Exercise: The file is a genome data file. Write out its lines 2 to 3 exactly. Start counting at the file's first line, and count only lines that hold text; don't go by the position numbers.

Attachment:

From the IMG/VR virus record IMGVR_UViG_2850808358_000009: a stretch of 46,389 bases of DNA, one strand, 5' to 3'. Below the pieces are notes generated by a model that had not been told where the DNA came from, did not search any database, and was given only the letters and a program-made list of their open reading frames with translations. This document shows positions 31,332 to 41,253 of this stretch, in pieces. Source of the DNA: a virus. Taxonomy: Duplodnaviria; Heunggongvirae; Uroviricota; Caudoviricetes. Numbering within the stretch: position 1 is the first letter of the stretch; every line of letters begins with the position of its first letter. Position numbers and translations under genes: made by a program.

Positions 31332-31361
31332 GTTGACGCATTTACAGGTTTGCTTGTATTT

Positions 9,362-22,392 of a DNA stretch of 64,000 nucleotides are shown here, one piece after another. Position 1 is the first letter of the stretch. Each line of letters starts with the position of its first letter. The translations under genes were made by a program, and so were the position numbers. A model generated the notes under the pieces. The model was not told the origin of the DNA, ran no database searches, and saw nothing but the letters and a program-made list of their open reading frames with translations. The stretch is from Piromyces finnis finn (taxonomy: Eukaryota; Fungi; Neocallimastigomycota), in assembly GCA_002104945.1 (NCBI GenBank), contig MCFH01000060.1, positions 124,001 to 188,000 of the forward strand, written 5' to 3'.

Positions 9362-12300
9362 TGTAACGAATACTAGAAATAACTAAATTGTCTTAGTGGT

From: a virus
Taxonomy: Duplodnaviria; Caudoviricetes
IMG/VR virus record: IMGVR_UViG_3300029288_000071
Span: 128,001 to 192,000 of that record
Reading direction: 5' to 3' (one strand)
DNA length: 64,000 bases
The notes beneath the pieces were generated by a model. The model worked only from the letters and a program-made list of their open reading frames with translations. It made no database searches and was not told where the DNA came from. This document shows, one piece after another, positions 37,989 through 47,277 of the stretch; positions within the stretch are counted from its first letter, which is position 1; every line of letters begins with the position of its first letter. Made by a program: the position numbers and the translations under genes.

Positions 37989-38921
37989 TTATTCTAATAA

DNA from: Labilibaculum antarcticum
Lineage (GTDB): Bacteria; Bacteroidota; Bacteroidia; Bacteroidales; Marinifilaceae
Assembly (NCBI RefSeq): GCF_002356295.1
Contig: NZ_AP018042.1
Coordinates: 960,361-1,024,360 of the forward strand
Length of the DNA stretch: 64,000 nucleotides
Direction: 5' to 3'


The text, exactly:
Positions 31332-31361
31332 GTTGACGCATTTACAGGTTTGCTTGTATTT